The new standard ESRS E4: biodiversity and ecosystems, requires reporting undertakings to report metrics related to their material impacts on biodiversity and ecosystems. This is detailed in disclosure requirement E4-5. Keep in mind that there are various other requirements relating to biodiversity and ecosystems in the ESRS E4, including undertakings’ transition plans and the financial impacts biodiversity and ecosystem loss may have for companies, but this short article will focus on the metrics, i.e. what data do we collect and report. As will often be the case with sustainability reporting according to ESRS, the applicability of specific disclosure requirements depends on what the reporting undertaking has deemed the material in its own materiality assessment. This is particularly evident from the conditional phrasing of the E4-5, e.g. paragraph 34: “If the undertaking identified sites located in or near biodiversity-sensitive areas that it is negatively affecting (see paragraph 19(a)” it should disclose the number and area (in hectares) of sites owned, leased, or managed. This is obviously subject to the company’s own assessment of biodiversity-sensitive areas that it may be negatively affecting. The reference to paragraph 19(a) indicates that the negative impact should be assessed according to whether deterioration of natural habitats of species has occurred or a disturbance of species for which a protected area has been designated.

This emphasis on the assessment of geographical areas as “metrics” is a common theme in reporting under the ESRS E4, but other metrics also come into play, as is evident from paragraphs 38-40 of the standard. If a reporting undertaking has concluded that it contributes directly to the impact drivers of land-use change, freshwater-use change and/or sea-use change, or if it has concluded that it contributes to the introduction of invasive species or other material impacts related to species, the undertaking will need to report relevant metrics, though undertakings seem to have a varying degree of discretion as to what metrics they use according to the standard. One can speculate that this is likely to change in the future and become more uniform, based on what forms of data are most commonly reported.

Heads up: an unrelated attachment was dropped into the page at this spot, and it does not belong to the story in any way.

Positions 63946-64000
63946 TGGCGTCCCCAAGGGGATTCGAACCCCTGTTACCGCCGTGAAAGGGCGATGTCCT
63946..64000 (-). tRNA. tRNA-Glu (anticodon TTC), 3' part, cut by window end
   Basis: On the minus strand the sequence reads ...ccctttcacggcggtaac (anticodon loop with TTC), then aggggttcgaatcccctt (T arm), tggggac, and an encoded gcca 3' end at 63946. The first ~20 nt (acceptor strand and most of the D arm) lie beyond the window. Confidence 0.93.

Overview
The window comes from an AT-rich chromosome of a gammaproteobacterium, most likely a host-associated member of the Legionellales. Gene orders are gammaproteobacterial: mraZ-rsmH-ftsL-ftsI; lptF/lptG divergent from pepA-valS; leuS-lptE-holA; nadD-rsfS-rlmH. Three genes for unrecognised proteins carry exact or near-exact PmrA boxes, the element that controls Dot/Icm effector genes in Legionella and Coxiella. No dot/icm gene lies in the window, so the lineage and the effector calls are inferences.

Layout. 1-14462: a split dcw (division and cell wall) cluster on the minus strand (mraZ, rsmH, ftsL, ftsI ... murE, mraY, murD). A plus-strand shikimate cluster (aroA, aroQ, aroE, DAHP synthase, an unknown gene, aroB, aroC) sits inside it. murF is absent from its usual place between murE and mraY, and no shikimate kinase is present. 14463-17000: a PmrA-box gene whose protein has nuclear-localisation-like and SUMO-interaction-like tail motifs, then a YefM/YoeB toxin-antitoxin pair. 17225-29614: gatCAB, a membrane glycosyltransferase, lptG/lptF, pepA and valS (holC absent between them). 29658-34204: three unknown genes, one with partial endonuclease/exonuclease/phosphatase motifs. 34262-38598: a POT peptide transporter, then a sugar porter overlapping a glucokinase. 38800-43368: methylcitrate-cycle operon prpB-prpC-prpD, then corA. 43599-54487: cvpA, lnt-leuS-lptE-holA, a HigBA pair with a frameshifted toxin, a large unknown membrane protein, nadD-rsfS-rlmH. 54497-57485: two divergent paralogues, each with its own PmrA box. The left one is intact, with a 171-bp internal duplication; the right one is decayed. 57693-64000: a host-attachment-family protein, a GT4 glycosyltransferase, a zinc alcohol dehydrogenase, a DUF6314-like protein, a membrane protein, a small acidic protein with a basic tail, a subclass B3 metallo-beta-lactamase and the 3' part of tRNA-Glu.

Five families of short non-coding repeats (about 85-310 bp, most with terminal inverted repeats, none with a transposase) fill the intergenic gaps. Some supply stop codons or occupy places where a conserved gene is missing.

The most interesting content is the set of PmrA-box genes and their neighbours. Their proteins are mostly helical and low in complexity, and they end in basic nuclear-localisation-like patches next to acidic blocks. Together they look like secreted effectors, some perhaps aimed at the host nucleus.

Reporting on material impacts related to ecosystems, as stipulated in paragraph 41 of ESRS E4 is divided into two categories. On the one hand, ecosystems extent which is a measurement of the geographical area such as a forest without necessarily considering the quality of the area as an ecosystem e.g. by counting species in that forest. On the other hand, measurements of ecosystem condition which includes ongoing measurements of the quality of ecosystems compared to a predetermined reference state, metrics that measure species richness and abundance indicators over time and metrics that reflect structural components such as connectivity of habitats. This goes to show that measurement and reporting of biodiversity and ecosystems is usually a combination of defining geographic areas and investigating the flora and fauna in those areas.

To summarize:

Reporting on biodiversity and ecosystems is a new challenge to most reporting organizations, even those who are already well-versed in carbon accounting and reporting of other more traditional sustainability metrics. As we can tell from the standard ESRS E4 on biodiversity and ecosystems, the metrics in disclosure requirement E4-5 typically relate to the company’s own materiality assessment. In the case of biodiversity, this entails an assessment of geographical areas or sites where a company has operations located in or near biodiversity sensitive areas or impacts that a company knows or suspects it is having on ecosystems and habitats. The metrics range from relatively simple, like geographical coverage in hectares or square kilometers, to more complex, relying e.g. on monitoring and quantifying living organisms in a defined area over a period of time. Sustainability reporting is not a one-off compliance exercise but an ongoing journey and this is also true of the reporting standards, that are subject to change and adapt to evolving information, new science, and emerging legal requirements.

Information on the pilot program and its participants can be found: Biodiversity Pilot Program | Nefco

By Björn Atli Davíðsson6 December 2023